Learn About Wine
The Ever-Charming and Fickle Pinot Noir
Pinot Noir is the Holy Grail for many winemakers. Although good Pinot Noir requires minimal intervention by the winemaker in terms of fining and filtering, it is often described as the toughest grape to grow, requiring a long growing season of sunshine-filled days and consistently cool evenings. To complicate matters, the Pinot vine itself is genetically unstable, mutating very easily, thereby making it extremely difficult to produce consistent results. This is a fact that is particularly aggravating for Pinot Noir lovers as well, because the gap between the high and low quality of this wine is broader than any of the other important reds.
If you’ve read Sideways, or seen the movie, you'll probably recall the dialogue between Maya and Miles, aptly expressing the very fickle nature of the pinot noir grape:
“it’s a hard grape to grow ... it’s thin-skinned, temperamental, ripens early ... it's not a survivor like cabernet, which can just grow anywhere and thrive even when it’s neglected. No, pinot needs constant care and attention ... it can only grow in these really specific, little, tucked-away corners of the world. And only the most patient and nurturing of growers can do it, really. Only somebody who really takes the time to understand pinot’s potential can then coax it into its fullest expression.”
Nevertheless, when all things come together and grape gods smile upon the pinot noir, the results are exceptional. An outstanding Pinot Noir can cause even the most conservative wine drinker to spew flowery adjectives. The most appealing quality of Pinot Noir may be its soft, velvety texture. When right, it is like liquid silk, gently caressing the palate.
Pinot Noir Characteristics
The flavor of Pinot Noir is chameleon-like. When it is young, good wines exhibit the simpler fruity characteristics of cherries, plums, raspberries, and strawberries. Thus, Pinot Noir from just about anywhere can fall into the soft and juicy classification of light, fruity reds.
As these wines mature, they take on more complex characteristics including chocolate, game, figs, prunes, smokiness, truffles, and violets. At its best, Pinot Noir combines a gamut of fruits and earthy flavors, and true to its protean behavior, when this silky, mellow wine achieves greatness, it slips into the medium-bodied, full and fruit category.
Pinot Noir should never be evaluated on color, as even the most perfumed and intense Pinot Noirs can look like rosé sitting in the glass. After all, some of the best Champagnes are made entirely from the Pinot Noir grape (blanc de noirs). This is simply the result of shorter contact with the dark grape skin before fermentation. Especially good Pinot Noirs from Alsace, Irancy, Jura, Lorraine, Sancerre, and Savoie will be lighter red and rosé in coloring.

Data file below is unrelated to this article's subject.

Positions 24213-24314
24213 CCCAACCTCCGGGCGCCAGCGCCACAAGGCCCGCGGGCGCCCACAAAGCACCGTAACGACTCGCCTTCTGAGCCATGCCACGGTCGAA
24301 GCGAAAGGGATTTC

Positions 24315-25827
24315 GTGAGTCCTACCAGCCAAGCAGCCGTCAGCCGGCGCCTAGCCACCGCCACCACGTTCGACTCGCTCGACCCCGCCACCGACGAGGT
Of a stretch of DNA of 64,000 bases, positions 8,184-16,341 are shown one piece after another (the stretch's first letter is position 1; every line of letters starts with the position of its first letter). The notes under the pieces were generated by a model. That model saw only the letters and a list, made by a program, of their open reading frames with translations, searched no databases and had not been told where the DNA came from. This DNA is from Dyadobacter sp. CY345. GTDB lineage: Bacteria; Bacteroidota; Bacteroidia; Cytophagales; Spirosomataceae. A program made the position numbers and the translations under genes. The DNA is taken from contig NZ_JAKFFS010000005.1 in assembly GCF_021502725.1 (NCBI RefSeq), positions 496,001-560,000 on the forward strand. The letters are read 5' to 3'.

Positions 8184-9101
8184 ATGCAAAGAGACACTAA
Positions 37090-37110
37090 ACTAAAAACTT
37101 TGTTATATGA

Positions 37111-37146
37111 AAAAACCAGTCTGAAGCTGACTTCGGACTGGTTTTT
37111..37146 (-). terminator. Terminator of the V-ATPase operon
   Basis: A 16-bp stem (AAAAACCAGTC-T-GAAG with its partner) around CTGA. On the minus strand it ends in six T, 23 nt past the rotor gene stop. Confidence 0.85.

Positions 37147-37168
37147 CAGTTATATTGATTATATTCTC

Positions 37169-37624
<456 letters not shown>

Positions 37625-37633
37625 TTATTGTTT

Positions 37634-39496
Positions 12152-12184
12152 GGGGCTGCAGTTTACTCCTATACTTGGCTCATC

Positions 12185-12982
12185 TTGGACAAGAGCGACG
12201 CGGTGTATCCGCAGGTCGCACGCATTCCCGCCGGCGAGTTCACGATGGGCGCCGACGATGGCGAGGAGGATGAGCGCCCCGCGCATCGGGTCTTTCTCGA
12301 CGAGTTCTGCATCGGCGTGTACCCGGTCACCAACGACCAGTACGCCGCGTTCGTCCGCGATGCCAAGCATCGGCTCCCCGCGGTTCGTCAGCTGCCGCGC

Choosing a Pinot Noir
As a result of its unpredictable nature, vintages make more of a difference in the production of quality Pinot Noir than for any other varietal. Keep in mind though, Pinot does not have the longevity in the bottle of the darker red wines and tends to reach its peak at five to eight years past the vintage.
The best sites for cultivating Pinot Noir are along Burgundy’s two-mile-wide, thirty-mile-long stretch of hills in the Côte d’Or (“Slope of Gold”) and are usually the safest bets when seeking a good Pinot Noir. Elsewhere in Europe, there are some very good Pinot Noir wines that come out of Italy’s mountainous areas. In northern Italy, Pinot Noir is known as Blauburgunder in some areas and Pinot Nero in others. Pinot Noir is also grown in Switzerland and Germany, as well as some of the eastern European countries, but these areas produce much more variable results.
New Zealand is also among the places that is attempting to make a name in Pinot Noir cultivation. However, here too, the results are unpredictable, as the growing seasons tend to be shorter and the humidity above optimal conditions for consistently outstanding results.
There’s been a great deal of effort in the United States to emulate the great Burgundy Pinots, but vintners are still experimenting to come up with the right formula. Some of California’s better Pinot Noir wines come from the state’s cooler regions such as Carneros, the Russian River Valley, and parts of Monterey, San Luis Obispo, and Santa Barbara counties. While plagued by higher humidity, Oregon’s long, cool growing season can also be conducive to the production of some delightful Pinot Noir wines.
Another chief indicator in selecting a good Pinot Noir is the name of the grower. For example, there are about 80 producers of Clos Vougeot, a 250-acre vineyard with quality ranging from the ridiculous to the sublime in any given year. The top growers (perhaps 6-7 of those 80) succeed almost all the time.
So, my advice: Before venturing out in search of a great bottle of Pinot Noir, do your homework. For the best results, have a particular region in mind, and then educate yourself on the vintages and growers in that area.